Malaysia Gets Tough on Loan Defaulters.  Really Tough.  For years, Malaysia’s loan system, the PTPTN (which longtime readers may recall has it’s own quite excellent anthem, available here) has been a disaster where repayment is concerned.  When I was there four years ago, I worked out that the agency was barely recouping a third of its money on an NPV basis.  More recent investigations by local researchers come to similar conclusions.

The government has gradually been tightening the system, mostly by starting to squeeze out private higher education providers (quite numerous in Malaysia).  But now it has decided to get tough by actually imposing a travel ban on people in student loans arrears.  The ban apparently applies to about 600,000 Malays, or about 2% of the country’s population.  This is actually somewhat more draconian than Kenya’s practice of refusing to renew the passport of anyone in arrears on their loans.  Interestingly, all student loans in Malaysia are required to have a guarantor (usually parents), but the government actually thinks a travel ban on the kids is politically more palatable than asking parents to make good on their guarantee.  Which of course makes you wonder what the guarantee was for in the first place.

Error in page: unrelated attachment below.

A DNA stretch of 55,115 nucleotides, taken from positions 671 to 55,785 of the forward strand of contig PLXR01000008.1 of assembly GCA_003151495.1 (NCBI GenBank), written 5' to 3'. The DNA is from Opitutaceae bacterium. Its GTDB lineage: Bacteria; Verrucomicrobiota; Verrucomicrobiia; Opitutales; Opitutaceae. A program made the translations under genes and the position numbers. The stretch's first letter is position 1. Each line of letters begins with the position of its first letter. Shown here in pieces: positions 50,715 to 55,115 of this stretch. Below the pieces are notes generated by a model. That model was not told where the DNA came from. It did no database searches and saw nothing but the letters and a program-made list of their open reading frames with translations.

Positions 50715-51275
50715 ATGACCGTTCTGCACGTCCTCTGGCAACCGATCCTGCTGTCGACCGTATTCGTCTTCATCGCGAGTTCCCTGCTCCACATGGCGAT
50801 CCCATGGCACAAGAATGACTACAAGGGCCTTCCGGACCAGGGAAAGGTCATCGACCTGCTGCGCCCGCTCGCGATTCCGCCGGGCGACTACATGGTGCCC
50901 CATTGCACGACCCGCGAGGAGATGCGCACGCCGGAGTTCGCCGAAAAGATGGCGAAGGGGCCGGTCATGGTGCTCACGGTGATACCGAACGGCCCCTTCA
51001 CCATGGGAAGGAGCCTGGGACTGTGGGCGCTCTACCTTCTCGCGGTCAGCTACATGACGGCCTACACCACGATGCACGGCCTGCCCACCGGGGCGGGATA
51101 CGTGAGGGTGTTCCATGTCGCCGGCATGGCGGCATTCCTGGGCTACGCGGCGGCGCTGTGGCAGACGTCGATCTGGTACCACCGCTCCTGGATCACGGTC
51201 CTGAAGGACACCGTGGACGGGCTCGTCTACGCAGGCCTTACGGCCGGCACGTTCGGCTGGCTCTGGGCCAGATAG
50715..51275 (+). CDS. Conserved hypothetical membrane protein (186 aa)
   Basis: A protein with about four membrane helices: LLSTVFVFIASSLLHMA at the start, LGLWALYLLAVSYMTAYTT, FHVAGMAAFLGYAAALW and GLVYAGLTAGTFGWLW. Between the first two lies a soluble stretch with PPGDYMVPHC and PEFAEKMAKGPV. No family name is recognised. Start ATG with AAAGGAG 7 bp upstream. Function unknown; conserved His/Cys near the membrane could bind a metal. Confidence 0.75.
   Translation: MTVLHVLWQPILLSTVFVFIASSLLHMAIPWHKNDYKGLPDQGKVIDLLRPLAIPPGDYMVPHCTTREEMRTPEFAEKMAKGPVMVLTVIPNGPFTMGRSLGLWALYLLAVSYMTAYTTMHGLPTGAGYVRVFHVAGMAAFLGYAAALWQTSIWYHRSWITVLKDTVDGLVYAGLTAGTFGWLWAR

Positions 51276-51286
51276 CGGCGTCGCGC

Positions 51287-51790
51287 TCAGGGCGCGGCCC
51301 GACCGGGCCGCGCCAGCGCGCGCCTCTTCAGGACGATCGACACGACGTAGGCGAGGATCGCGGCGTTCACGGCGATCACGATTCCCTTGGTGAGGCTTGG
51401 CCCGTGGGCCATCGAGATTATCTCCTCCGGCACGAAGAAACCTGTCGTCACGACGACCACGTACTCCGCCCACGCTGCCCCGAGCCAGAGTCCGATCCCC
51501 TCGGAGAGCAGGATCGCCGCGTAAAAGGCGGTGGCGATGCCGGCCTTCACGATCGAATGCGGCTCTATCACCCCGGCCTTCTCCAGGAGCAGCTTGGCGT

Have a good weekend.

November 19

Stories Arts Faculties Tell Themselves

Here at HESA towers, we’ve been doing some work on how students make decisions about choosing a university (if you’re interested: the Student Decisions Project was a multi-wave, qualitative, year-long longitudinal study that tracked several hundred Grade 12 students as they went through the PSE research, application, and enrolment process.  We also took a more targeted qualitative look, specifically at Arts, with the national Prospective Arts Students Survey).  We’ve been trying to do the same for colleges, but it’s a much trickier demographic to survey.

In both studies, one of the questions we asked is what students really want from their education.

Now at one level, this question is kind of trite.  We know from 15 years of surveys from the Canadian Undergraduate Survey Consortium that students go to university: i) to get better jobs; ii) because they like learning about a particular field; and also, iii) to make friends, and enjoy the “university experience”.